Republican presidential hopeful Dr Ben Carson wouldn’t want the United States of America to elect a Muslim as its President. For someone who a thousand and one times during high school was urged to read his inspirational books, and as many times promised to but regrettably never did, I am a disappointed admirer.
I did read snippets from Gifted Hands and Think Big, and the impression I got was that of the triumph of humanity and unrelenting effort over cultural prejudice. But now the good doctor would have us believe that though an American can have gifted hands and think big, if he is a Muslim, he should not even consider leading the United States of America.
This is the epitome of self-contradiction, and it is even more impressive coming from an American of his stature and in an age where his country is headed by a black man. Quoting Article IV of the Constitution, the Council on American-Islamic Relations (CAIR) has asked Ben Carson to resign from the race and promised him a Quran to help him obtain a better appreciation of the Prophet’s Way.
Will that solve the problem? No. These are overzealous pronouncements, the kind we’ve come to expect from a world ruled by Facebook and Twitter, which tend to oversimplify a more complex issue. The proposals fail to understand the problem, and so provides a solution which can only work in fantasy. Carson’s is a sample of a larger mind-set.
At its core the larger American fear of Islam has crystallised into a fear of Muslims themselves, and the negative stereotype has become entrenched to the extent that the religion would be used to judge a candidate’s viability for the top seat. The problem is not that Americans fear Islam or don’t understand Islam. It’s that the version of Islam they have been shown is worthy of fear and misunderstanding.
What Nihad Awad and his colleagues at CAIR should be doing instead is asking Americans with Muslim friends if they trust them — they’ll probably be very surprised by what they find out — rather than defending a religion whose most prominent representatives to most Americans are ravaging terrorists.
But that aside, I come from a continent where a number of countries are headed by Muslim Presidents. In April, Nigeria, a country with more Christians than Muslims according to recent reports, elected Muhammadu Buhari as President in a largely seamless democratic process. He came in as a replacement to the one-term presidency of Goodluck Jonathan, a Christian.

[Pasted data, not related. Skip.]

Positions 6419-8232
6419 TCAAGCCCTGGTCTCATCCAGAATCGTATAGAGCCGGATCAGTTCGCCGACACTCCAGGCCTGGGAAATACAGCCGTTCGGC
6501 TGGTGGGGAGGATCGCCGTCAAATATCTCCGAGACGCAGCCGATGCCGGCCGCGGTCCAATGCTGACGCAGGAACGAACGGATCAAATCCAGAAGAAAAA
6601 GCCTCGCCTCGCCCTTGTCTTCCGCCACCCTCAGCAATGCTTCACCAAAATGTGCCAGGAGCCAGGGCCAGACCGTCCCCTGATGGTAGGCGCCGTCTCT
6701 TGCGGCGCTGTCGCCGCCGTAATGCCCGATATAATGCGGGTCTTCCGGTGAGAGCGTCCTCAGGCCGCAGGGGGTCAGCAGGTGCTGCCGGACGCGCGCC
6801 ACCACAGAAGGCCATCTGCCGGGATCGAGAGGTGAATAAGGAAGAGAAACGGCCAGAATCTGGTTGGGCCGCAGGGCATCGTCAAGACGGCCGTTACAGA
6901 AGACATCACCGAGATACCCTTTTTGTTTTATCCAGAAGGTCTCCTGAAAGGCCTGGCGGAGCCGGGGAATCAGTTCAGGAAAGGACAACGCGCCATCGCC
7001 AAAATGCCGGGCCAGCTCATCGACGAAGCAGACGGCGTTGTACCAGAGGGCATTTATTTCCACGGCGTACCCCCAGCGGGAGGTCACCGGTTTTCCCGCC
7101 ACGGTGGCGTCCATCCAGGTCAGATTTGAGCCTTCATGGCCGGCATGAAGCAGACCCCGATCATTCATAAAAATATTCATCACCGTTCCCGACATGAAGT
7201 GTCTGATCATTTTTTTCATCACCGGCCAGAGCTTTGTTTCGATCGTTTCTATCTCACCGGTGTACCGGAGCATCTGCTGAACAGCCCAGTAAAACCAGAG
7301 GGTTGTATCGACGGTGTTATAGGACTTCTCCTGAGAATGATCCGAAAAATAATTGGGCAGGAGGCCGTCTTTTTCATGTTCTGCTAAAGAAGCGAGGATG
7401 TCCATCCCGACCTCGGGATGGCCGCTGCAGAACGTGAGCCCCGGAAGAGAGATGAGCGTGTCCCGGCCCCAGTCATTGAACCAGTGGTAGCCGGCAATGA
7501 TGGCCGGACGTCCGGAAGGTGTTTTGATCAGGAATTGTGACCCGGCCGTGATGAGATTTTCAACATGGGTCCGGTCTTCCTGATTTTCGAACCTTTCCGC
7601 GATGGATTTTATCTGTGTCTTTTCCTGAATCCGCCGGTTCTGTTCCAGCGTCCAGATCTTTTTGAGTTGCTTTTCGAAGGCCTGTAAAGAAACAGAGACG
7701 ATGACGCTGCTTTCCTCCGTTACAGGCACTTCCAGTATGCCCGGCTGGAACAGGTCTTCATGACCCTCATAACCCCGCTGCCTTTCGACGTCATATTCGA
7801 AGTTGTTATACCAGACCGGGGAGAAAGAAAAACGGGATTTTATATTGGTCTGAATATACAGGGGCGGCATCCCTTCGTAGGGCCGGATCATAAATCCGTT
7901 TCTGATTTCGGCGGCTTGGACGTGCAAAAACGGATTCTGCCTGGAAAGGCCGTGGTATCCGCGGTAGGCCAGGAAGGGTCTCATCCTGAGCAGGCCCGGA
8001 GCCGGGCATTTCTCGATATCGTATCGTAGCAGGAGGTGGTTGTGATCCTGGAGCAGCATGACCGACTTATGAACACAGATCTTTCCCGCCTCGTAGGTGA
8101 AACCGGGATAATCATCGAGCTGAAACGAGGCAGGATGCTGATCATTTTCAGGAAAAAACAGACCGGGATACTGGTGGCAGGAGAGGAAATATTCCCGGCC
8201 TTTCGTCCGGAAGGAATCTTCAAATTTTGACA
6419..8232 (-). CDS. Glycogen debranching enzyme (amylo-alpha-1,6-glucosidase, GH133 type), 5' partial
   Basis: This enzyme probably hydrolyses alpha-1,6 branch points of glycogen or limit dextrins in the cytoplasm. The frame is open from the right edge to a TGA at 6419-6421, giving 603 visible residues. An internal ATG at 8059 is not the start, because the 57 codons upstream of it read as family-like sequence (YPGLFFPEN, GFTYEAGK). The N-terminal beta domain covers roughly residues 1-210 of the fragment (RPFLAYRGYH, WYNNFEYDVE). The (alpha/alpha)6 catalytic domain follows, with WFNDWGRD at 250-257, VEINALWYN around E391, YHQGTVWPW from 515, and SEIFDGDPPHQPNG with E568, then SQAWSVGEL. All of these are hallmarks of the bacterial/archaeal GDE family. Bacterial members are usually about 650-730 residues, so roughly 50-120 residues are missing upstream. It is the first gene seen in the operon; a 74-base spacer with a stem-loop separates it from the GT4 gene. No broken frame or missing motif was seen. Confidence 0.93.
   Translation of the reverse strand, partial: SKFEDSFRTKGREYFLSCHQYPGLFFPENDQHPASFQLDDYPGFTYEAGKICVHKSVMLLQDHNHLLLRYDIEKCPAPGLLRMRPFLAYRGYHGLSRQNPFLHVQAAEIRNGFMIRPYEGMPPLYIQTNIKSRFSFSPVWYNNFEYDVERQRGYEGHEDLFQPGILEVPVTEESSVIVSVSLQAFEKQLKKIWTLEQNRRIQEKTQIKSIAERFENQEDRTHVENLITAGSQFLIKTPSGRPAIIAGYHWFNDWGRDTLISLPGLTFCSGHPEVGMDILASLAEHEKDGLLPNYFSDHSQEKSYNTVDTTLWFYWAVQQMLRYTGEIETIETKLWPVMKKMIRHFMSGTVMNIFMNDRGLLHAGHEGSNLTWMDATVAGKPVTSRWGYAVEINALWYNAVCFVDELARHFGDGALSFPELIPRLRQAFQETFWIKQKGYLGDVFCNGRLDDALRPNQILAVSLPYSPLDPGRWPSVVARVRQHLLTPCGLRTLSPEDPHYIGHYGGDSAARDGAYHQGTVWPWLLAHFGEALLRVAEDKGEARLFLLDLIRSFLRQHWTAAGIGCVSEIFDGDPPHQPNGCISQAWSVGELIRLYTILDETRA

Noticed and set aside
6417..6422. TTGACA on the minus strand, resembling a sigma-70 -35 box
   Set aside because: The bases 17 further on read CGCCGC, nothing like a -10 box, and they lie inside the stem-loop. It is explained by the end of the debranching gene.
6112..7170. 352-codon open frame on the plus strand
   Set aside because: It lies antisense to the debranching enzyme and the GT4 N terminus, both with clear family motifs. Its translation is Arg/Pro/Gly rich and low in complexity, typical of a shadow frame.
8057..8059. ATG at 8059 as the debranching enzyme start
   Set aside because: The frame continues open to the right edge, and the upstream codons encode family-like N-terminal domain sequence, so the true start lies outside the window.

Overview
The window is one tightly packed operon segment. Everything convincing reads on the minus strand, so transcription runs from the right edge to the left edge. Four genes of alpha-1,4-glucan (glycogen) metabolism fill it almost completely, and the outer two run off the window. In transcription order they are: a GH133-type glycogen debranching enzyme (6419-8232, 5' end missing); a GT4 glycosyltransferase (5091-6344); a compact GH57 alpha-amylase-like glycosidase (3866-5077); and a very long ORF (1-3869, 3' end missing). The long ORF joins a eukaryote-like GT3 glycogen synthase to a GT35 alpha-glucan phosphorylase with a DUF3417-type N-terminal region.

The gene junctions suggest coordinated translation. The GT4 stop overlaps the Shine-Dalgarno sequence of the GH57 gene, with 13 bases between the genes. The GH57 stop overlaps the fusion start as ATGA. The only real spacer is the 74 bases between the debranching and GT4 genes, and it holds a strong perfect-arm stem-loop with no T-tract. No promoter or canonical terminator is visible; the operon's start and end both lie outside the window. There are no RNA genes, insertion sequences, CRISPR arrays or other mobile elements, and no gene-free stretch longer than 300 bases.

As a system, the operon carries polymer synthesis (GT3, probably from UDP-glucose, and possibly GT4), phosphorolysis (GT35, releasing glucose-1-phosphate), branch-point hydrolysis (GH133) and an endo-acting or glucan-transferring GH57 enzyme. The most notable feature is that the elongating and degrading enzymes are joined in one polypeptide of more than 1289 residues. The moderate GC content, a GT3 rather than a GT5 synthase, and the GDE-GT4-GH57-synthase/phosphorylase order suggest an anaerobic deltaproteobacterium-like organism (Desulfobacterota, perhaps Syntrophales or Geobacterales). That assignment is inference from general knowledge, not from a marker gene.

The country has oscillated, with a few hiccups — and none related to the religion of the candidates — between Muslim and Christian presidents in its short democratic history. Obassanjo was replaced by Umaru Yar’Adua, who was replaced by Jonathan, who has now been replaced by Buhari.
Granted, there are way more Muslims in Nigeria, and they’ve been there longer, but the truth is that Muslims routinely vote for Christians, and Christians likewise routinely vote for Muslims. Nigeria is not without problems related to the Muslim presence and Boko Haram continues to menace its North, but America can learn a few lessons from it.
In Kenya, a country that hasn’t been spared its share of trouble from Islamist jihadists, four cabinet secretaries are Muslims. The President is Christian, some may argue, but the very important Foreign Ministry is headed by Amina Mohammed, a Muslim. If anything, the Muslim Cabinet Secretaries have shown themselves to be just as capable as their non-Muslim counterparts.
What Ben Carson needs is this kind of exposure, just as black kids from underprivileged backgrounds needed to be exposed to stories like his to know they could make it in the world. He needs to see that Muslims are people too, and that they are just as capable of leading a nation. A copy of the Quran cannot do that.
Americans were once afraid, some still are, that a Catholic President would take orders from the Pope on how to run the country. But they elected John F. Kennedy in the early 1960s and he proved as independent on secular matters as any president could have been. If the prejudice had had its way, America would have been deprived of one of its most illustrious Presidents.
It might be a while until we see a Muslim President of the United States. Perhaps it might never come to pass. But Carson ought to know that should one come to power, he can only rule within the bounds set by the Constitution. If he tries to overstep these limits, there are means within the same Constitution to prevent him, like any other president, from doing so. Carson’s, therefore, is an unfounded, and particularly embarrassing, paranoia.
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